When you photograph someone waiting patiently — or impatiently — you’re introducing an element of expectation into your photo. This means the shot is “open-ended,” or not complete in itself. It’s telling a story that will never be completed because no additional images exist to show us whether the subject’s expectation is ever met.
I like the open-endedness of certain still photographs. It creates a similar effect to cutting off the action at the edge of the frame, but in a temporal rather than a spatial sense. In other words it suggests that life will continue in the future — and gives you an indication of exactly how it will continue — as well as suggesting that life extends beyond the frame of the image.
Waiting at the Convenience Store
To be absolutely honest, I’m not exactly sure what’s going on in my featured image “Waiting at the Convenience Store” (above). Is the young woman with the dreamy expression merely waiting for her friend to answer some emails, or are they both waiting for someone to come out of the shop? Maybe they have a friend who owns the scooter next to them. Or perhaps they’re waiting for the man at the ATM to withdraw some money and repay a debt.
The point is: we don’t really need to know the answer. In fact, it’s better if there’s no obvious solution to the puzzle which the image poses. The existence of the “waiting scenario” causes the onlooker to ask questions and invent possible answers. It brings the photo to life.
The passer-by, caught in mid-step, is one of the few active elements in the picture. She scratches her head as if acknowledging the puzzle. A mannequin stands silently and incongruously in the background.
A Woman’s Work
The actress Camryn Manheim (she played Elvis’s mother in the 2005 mini-series) has been quoted as saying: “Waiting, waiting, waiting. All my life, I’ve been waiting for my life to begin, as if somehow my life was ahead of me, and that someday I would arrive at it.”
Throughout history, waiting has been a feminine activity. Women have waited for their husbands to return home from the sea, from work or from war. It was a subject often depicted by painters of “genre works” in the nineteenth and early twentieth centuries.
For example, there’s a fine watercolour called “Awaiting the Return of the Fleet” by the English artist George Goodwin Kilburne (1839–1924). In it, a woman sits patiently on the edge of a rowing boat, her feet on the sand, looking out across the river when the tide is out. No water is visible in the picture. The tide must first return, and with it, perhaps, her man.
Another watercolour, by the Italian painter Arnaldo Ferraguti (1862-1925), is called “The Expectation” and has a similar feeling of dignified frustration and unfulfillment. This time a woman sits high above the water, a posy of flowers and a pair of discarded gloves beside her. The title tells us she’s waiting for someone — not necessarily a man — but you could interpret the image in many ways.
The Times They Are a Changin’
I don’t know who first expressed the idea that waiting was not the best policy for women. Maybe it was the fictional bear: Winnie the Pooh. His creator A.A. Milne put these words into his mouth: “You can’t stay in your corner of the forest waiting for others to come to you. You have to go to them sometimes.”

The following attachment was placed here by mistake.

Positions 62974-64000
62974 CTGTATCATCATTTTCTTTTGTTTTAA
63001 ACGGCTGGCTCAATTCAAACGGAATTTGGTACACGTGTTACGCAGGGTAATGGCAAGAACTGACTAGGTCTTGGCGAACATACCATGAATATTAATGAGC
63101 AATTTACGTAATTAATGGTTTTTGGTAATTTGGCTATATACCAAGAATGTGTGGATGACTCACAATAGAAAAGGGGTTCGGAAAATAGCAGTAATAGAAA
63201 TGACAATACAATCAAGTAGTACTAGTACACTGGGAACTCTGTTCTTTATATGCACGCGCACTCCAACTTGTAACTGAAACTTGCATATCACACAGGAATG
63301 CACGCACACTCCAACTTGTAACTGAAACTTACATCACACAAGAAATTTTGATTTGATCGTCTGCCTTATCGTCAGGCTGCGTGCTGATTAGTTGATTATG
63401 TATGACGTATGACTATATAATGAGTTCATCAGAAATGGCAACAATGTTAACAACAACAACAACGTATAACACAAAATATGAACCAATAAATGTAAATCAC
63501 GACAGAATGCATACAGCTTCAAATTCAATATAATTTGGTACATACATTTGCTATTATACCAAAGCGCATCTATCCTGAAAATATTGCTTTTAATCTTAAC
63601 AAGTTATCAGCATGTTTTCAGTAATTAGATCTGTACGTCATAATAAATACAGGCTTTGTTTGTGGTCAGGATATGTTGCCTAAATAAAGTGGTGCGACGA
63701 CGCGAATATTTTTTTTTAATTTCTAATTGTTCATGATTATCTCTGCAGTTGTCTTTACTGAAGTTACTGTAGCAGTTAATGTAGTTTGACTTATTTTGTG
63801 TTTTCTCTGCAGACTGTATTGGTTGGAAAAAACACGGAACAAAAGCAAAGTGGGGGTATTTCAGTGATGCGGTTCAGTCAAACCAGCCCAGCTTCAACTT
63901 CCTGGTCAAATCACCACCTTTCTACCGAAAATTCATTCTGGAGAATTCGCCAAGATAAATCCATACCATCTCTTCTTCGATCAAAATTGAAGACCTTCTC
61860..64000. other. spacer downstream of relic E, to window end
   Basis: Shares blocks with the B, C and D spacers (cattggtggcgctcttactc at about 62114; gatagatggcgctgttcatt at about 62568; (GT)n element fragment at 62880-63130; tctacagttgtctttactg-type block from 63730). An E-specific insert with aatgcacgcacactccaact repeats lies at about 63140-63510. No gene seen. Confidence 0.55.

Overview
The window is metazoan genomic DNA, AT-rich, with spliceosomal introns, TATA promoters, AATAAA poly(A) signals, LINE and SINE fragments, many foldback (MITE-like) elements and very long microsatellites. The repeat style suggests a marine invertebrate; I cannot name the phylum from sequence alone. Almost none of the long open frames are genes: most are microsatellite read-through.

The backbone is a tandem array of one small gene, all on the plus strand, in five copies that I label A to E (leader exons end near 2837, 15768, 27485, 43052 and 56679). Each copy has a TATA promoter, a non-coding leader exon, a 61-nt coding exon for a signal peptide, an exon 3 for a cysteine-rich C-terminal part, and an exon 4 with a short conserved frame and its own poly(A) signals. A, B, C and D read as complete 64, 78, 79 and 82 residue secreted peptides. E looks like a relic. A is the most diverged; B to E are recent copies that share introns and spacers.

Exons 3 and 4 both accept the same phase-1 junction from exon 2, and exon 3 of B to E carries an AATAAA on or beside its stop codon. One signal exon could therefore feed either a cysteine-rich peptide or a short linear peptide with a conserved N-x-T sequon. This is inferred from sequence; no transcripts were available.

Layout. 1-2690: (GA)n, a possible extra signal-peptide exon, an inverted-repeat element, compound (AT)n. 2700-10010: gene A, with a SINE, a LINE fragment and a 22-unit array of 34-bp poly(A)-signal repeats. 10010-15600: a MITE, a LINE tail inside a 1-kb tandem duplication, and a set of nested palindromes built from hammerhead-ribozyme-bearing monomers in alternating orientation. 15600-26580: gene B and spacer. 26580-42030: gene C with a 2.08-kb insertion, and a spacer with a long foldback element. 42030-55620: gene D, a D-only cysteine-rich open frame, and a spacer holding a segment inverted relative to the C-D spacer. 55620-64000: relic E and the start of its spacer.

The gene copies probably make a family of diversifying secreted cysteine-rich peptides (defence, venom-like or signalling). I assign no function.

Women seem have taken this advice to heart. The actress, singer, dancer Kat Graham (of “The Vampire Diaries”) has commented: “There was a time when (a man) thought it was sexy to have a housewife waiting for him to come home from work…but in modern society, I think an independent woman is even more sexy.”
In the image below, all the women look somwhat impatient. The passers-by hurry along to their destination, one of them rummaging as she goes. The young woman who leans against the bollard could simply be enjoying the sun and wondering where to go next. You get the impression she’ll not wait for long.
These days, men, too, have to wait for a while — especially when they go shopping with a female partner. I could have taken any number of pictures of men sitting grumpily in women’s fashion stores while women try on clothes.
Looking through my images I seem to have remarkably few that show men waiting patiently. Even at a bus stop (below), one man has decided to “hoof it” by walking past in the same direction as the buses. The one who stays behind is looking at his mobile phone.
If you seek opportunities to photograph people waiting, the mobile phone is bound to feature in most of your shots. Today, “waiting” has been transferred from remaining in readiness for buses, trains, other people — and so on — to waiting for the Internet to respond. In this sense, the frustration of waiting hasn’t disappeared; it’s just been removed from one origin to another.
My final question is this: can we suggest a profound truth in photographs of people waiting? I think it’s possible. The truth lies in the concept, not the picture.
When you photograph people waiting you show them with their lives “on hold” and hoping for something better in the future. Maybe, in a sense, we all exist in this state of suspense more frequently than we suppose.
Pessimistic since his incarceration in the Bastille, Voltaire wrote: “We never live; we are always in the expectation of living.”
Fortunately, events come to our rescue. Something always occurs to distract us from the endless wait.